[rating=3]Starring: John C. Reilly, Sarah Silverman, Jack McBrayer, Jane Lynch, Alan Tudyk
Directed by: Rich Moore
Written by: Jennifer Lee, Phil Johnston
One need not be a huge gamer to enjoy the deliriously entertaining Wreck-It Ralph, directed by Rich Moore. This Disney movie proves that evergreen themes like family, friendship and self-esteem can win audiences over in any genre.
Ralph (voiced by John C. Reilly) is the oversized villain of the ‘80s-born video game “Fix-It Felix Jr.” He bounds around an apartment building, smashing windows and willows, Hulk-style, until the goody-goody title character of the game (voiced by Jack McBrayer) comes in and cleans up all the messes, restoring tenants’ apartments to pristine condition. But even though having a villain is a necessary part of keeping the game going, everyone else in the video game abhors Ralph. Tired of being persona non grata, Ralph embarks on a mission to win an award in another game and therefore prove he can be a hero.
How can this be done, you might ask? One of the more ingenious visions in Jennifer Lee and Phil Johnston’s screenplay is the creation of “Game Central Station,” a depot in which characters from all active video games in an arcade can mix and mingle, shuttling through power cords like subways after arcade hours. It’s a clever concept, as is an early scene at an AA-like meeting for bemoaning arcade game baddies. And another one of the joys to be found in Moore’s Disney film is just how visually striking it is. Bright colors abound, especially when events land Ralph in another game entitled “Sugar Rush” (think “Candy Land” meets “Speed Racer”). It’s there that he meets the young rapscallion Vanellope von Schweetz (voiced by Sarah Silverman), a young girl serving an outcast sentence because she’s a glitch – ie, a poorly coded character. (Remember the line “I’m not bad. I’m just drawn that way” in Who Framed Roger Rabbit? This is the next level.)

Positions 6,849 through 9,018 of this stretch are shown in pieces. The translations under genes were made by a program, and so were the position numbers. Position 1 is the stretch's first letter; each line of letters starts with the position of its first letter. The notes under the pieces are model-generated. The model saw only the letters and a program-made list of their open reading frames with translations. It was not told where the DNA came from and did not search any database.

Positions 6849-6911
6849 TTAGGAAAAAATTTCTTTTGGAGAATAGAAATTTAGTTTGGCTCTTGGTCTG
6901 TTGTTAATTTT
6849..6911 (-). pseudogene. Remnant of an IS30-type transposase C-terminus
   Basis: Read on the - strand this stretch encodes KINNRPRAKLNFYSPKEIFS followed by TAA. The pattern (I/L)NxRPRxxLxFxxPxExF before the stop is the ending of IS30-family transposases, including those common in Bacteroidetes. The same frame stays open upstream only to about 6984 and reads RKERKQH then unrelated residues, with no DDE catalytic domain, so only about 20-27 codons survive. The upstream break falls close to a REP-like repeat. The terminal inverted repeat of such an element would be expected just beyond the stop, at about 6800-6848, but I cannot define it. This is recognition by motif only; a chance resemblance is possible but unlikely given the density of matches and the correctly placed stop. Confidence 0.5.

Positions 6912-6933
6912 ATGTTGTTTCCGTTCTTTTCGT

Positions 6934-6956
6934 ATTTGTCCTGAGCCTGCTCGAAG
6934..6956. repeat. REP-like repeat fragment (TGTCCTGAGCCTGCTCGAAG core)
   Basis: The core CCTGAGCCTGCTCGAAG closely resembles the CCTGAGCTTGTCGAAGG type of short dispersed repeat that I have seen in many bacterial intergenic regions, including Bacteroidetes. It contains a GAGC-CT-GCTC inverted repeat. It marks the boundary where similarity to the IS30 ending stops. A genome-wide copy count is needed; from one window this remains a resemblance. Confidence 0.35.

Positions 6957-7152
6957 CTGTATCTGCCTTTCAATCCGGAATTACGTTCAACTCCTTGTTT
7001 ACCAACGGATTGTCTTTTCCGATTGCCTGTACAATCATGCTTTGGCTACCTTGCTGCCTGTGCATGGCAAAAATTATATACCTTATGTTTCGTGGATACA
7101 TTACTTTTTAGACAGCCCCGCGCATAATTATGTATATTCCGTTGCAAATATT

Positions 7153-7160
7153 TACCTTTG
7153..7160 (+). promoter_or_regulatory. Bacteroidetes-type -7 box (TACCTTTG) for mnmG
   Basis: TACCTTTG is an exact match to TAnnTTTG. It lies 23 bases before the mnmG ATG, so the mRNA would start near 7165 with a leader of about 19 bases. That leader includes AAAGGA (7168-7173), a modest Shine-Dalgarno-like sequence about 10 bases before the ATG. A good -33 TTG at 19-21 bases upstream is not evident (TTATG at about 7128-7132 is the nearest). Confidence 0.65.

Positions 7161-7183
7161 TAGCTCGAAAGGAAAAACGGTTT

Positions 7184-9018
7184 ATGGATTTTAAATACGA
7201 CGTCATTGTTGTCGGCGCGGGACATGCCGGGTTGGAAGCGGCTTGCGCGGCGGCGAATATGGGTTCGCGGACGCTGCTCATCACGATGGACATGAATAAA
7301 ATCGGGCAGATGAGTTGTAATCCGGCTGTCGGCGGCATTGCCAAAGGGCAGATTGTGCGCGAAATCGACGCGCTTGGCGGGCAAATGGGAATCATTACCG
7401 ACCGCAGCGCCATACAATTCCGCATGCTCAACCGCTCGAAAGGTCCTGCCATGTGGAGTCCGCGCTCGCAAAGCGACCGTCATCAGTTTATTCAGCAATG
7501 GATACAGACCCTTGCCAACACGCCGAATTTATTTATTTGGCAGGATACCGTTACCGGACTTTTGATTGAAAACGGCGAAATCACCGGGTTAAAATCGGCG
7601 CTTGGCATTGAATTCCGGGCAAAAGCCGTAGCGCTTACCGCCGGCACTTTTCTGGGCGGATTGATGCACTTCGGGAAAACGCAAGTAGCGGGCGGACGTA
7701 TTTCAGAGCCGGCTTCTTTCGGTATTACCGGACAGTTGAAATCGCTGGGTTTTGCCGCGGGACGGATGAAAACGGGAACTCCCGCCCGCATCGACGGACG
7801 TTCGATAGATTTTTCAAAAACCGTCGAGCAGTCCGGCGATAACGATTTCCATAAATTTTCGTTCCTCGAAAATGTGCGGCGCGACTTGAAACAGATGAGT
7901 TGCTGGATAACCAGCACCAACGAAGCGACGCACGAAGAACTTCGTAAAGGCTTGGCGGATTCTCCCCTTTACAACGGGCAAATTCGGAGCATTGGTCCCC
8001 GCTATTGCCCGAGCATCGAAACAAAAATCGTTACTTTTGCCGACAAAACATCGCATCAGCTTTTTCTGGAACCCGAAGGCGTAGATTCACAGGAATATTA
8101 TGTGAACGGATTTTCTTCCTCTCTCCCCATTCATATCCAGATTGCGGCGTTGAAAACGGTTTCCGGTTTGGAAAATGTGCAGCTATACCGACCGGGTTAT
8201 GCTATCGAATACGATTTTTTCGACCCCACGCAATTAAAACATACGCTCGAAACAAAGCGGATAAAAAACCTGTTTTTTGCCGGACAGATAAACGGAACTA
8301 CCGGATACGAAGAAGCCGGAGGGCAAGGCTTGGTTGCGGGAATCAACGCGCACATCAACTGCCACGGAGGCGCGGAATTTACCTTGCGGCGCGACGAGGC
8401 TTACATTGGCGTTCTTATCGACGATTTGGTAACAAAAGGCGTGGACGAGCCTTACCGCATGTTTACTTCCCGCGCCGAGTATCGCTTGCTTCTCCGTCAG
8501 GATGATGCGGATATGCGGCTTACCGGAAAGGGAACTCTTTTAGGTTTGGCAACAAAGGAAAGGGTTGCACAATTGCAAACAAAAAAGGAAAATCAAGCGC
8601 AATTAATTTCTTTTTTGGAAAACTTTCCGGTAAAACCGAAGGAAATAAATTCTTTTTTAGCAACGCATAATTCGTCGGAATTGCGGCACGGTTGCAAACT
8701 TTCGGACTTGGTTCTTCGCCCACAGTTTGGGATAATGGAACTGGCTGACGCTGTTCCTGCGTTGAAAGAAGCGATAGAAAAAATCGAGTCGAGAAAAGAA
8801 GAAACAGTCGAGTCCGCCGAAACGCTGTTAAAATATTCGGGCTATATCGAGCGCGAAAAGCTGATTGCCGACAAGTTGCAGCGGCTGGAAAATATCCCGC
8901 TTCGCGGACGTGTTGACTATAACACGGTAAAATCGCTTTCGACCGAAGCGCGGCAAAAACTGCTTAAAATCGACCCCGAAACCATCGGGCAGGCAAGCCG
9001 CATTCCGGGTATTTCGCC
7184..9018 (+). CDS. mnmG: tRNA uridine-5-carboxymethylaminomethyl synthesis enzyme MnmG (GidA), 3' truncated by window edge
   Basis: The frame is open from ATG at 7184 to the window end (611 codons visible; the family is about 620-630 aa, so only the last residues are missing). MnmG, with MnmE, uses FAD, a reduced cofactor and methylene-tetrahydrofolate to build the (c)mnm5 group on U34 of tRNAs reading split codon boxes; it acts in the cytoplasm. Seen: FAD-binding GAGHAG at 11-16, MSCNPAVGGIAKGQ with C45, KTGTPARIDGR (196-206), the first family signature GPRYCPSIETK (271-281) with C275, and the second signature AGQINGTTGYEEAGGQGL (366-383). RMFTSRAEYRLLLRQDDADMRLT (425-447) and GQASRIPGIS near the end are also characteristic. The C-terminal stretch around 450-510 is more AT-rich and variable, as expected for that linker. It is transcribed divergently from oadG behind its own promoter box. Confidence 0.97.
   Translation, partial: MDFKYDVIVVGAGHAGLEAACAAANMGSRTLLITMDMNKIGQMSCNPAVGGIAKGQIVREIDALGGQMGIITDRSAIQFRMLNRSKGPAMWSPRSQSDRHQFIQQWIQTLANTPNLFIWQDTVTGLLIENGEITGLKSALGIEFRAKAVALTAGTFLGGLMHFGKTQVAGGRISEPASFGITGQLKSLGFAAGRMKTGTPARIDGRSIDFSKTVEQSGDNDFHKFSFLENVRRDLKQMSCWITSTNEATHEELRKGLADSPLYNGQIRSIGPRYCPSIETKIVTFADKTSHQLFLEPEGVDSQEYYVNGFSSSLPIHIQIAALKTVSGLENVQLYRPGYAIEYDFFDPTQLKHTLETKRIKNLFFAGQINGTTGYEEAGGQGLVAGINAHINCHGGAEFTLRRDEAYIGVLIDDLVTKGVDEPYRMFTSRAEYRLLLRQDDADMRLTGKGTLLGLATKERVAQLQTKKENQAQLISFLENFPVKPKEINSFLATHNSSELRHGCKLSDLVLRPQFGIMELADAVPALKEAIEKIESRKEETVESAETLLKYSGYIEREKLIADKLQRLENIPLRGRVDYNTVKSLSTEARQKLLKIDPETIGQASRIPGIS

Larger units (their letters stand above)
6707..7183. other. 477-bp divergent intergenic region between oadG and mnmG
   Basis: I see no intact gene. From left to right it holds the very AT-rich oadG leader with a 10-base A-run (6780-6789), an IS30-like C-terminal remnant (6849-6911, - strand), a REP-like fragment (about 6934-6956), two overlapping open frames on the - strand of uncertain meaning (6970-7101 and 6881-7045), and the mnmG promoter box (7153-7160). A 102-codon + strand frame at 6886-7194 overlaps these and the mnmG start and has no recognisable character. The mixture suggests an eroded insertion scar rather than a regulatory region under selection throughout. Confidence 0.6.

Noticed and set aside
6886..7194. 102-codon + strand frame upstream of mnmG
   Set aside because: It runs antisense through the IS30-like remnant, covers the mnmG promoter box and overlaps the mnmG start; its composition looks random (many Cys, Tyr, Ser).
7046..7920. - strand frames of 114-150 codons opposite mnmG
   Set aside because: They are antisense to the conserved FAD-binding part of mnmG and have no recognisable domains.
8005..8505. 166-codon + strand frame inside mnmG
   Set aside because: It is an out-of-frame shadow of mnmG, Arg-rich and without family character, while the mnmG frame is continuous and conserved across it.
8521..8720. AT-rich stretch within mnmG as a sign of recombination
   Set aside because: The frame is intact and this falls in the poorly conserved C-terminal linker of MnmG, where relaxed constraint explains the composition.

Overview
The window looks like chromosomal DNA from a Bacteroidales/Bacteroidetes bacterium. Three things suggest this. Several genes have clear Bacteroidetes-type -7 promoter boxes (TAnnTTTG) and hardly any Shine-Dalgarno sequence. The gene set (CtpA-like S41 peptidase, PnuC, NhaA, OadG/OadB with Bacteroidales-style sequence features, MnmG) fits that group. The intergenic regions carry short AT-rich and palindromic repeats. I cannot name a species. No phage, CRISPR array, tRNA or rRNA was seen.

Vanellope and Ralph establish the sweetest surrogate parent-child rapport since Monsters, Inc. as both try to build up the other’s ego in time for a climactic race. Meanwhile, King Candy (Alan Tudyk, doing the best VO in the bunch) tries to prevent Vanellope from participating – at the same time, Felix teams up with a Calhoun (Jane Lynch), a drill sergeant from another game, “Hero’s Duty,” to bring Ralph back to “Felix” beforethe whole game is shut down (when characters exit their games during the day, the arcade deems them out of order, thus putting them on the slab).
Ralph gets a lot of mileage early on with its title character’s sympathetic plight and the nostalgic excitement of merging real-life and fictional video game characters, but eventually, it stalls out on the clever. Once Ralph lands in “Sugar Rush,” one wants him to keep game-hopping to see what other locales Lee and Johnston can devise. The fact that he sticks around “Sugar Rush” disappoints us; we want to see a Toys ‘R’ Us-level of bright worlds on display. And the film has pretty much exhausted its creative wheelhouse by the time we reach the climactic race. But its message of self-affirmation cannot be overlooked. And from start to finish, the ride is delicious.
Running time: 1 hour, 48 min.